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October 17, 2017updated 11 May 2018 4:40pm

Cliveden Literary Festival: an elegant HNW entry on the cultural calendar

By Hannah Solel

With more than 350 literary festivals in the UK alone, how do you cut through? The Cliveden Literary Festival has the answer – pure HNW appeal, writes Hannah Solel

‘It’s extraordinary that nobody had thought about it before,’ historian Andrew Roberts tells Spear’s on the morning of the inaugural Cliveden Literary Festival. President of the festival’s committee Roberts, currently half way through writing a biography of Winston Churchill, is right: the Grade I-listed, cream-hued house, with its colourful past and myriad of owners dating back to 1666, is unquestionably the ultimate backdrop for a weekend celebration of literature and history.

‘The history of the house is so bound up with great writing and literature of the past and the authors that came here, especially in the 18th century, and then much more recently in the 1930s,’ notes Roberts. ‘It’s like a who’s who of British literature.’

Cliveden, now a National Trust property and five star hotel, sits on the edge of Berkshire on high ground overlooking the Thames and was formerly home to Nancy Astor, who hosted guests including Winston Churchill and Mahatma Gandhi during its heyday at the centre of a particular universe. To many, the place is better known for the Profumo Affair in the 1960s, which helped prompt the collapse of the Macmillan Conservative government and bring the Establishment into disrepute. From a literary perspective, the house has been significant in the careers of several greats of the English canon – not least George Bernard Shaw, Jonathan Swift and Lord Tennyson. So the place has got form.

Bought by property developers Ian and Natalie Livingstone in 2012, it is now the home of one of Britain’s newest literary festival – but a very Spear’s-y one at that. Unlike the Hay Festival where you’ll find more than 100,000 individuals milling around the mud, the Cliveden event is much more exclusive, with capacity for just over 1,000 ticketholders. The glug of Taittinger and the unpacking of Fortnum & Mason picnic hampers set the tone for attendees.

Authors including Ian McEwan and Sebastian Faulks were among this year’s highlights, as was Robert Harris, who spoke at length with Frances Osborne about the extensive six-month research process for his most recent novel, Munich.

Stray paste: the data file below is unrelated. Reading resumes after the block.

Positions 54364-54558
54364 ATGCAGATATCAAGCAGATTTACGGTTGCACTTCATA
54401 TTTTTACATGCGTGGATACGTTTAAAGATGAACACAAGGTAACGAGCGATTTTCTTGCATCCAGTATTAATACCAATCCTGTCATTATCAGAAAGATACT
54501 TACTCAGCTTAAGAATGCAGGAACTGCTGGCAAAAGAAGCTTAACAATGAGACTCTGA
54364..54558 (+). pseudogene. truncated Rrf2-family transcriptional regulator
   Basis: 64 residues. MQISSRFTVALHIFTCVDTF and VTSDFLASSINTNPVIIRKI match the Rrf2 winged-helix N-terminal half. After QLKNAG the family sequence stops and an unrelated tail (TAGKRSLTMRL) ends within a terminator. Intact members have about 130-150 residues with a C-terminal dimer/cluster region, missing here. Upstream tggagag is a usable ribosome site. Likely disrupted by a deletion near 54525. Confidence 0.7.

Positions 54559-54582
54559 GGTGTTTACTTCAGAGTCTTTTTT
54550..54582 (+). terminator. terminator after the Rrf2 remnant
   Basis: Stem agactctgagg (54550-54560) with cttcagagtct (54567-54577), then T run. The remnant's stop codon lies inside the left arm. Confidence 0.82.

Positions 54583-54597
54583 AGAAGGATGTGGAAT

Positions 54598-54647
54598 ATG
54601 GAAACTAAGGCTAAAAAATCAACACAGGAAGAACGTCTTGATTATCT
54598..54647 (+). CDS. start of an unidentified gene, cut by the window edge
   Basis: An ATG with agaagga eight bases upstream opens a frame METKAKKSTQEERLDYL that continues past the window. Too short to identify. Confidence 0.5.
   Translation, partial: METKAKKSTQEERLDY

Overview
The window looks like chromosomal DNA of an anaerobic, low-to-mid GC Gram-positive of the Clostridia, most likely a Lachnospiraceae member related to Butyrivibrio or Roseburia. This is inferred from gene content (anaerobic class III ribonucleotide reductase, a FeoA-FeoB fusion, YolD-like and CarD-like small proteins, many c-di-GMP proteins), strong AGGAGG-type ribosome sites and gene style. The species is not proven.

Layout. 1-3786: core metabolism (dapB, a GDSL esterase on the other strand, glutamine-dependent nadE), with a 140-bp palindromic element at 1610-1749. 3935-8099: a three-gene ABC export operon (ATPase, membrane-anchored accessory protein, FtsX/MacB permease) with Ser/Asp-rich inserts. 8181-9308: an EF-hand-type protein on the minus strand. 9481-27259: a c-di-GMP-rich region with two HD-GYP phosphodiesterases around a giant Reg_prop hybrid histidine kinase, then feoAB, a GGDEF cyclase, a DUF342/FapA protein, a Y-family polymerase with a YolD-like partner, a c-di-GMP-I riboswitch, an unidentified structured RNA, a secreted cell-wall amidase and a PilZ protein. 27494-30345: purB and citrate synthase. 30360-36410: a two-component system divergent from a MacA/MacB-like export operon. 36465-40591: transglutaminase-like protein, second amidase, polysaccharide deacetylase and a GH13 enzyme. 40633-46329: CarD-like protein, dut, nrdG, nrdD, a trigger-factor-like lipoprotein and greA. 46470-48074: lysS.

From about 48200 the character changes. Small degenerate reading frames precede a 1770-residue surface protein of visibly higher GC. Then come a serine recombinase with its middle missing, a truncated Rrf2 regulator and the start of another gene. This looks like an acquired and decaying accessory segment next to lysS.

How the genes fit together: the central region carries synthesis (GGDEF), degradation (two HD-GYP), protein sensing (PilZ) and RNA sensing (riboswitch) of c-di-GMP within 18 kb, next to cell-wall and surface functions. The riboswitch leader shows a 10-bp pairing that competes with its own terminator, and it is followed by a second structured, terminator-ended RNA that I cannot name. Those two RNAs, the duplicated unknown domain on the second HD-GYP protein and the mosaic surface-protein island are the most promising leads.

Historians Simon Schama, Lady Antonia Fraser, Simon Sebag Montefiore, former Tatler, Vanity Fair and The New Yorker editor Tina Brown and Yana Peel, CEO of the Serpentine Galleries, were among the luminaries in attendance at the festival. They shared their views on the role of museums, the Balfour Declaration, the Russian revolution and women in power during a weekend of cultural debate.

From politics George Osborne was spotted in the grounds, and Michael Gove, the environment secretary, and MP Kwasi Kwarteng (regarded by many as a future leadership contender) participated in a discussion on the state of topsy-turvy politics.

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Additionally Roberts paid tribute to the calibre of the other important participants of the literary festival – the audience: ‘These are people who really engage full-on intellectually and although it’s not just a festival for intellectuals, there are an awful lot of them around,’ remarks Roberts, who notes that the first two questions at the museums panel were from a former chairman of the V&A and the other was on the board of National Museums Liverpool.

Praising Cliveden’s current owners, Roberts says: ‘It’s a sort of love token basically from Ian Livingstone to his beautiful and brilliant wife Natalie. You think of other things that rich and successful men give their wives as love tokens, like cars and yachts and diamonds – forget it! So unimaginative! What an intelligent and rich man should give his wife is a literary festival!’

Hannah Solel is a writer and Researcher at Spear’s

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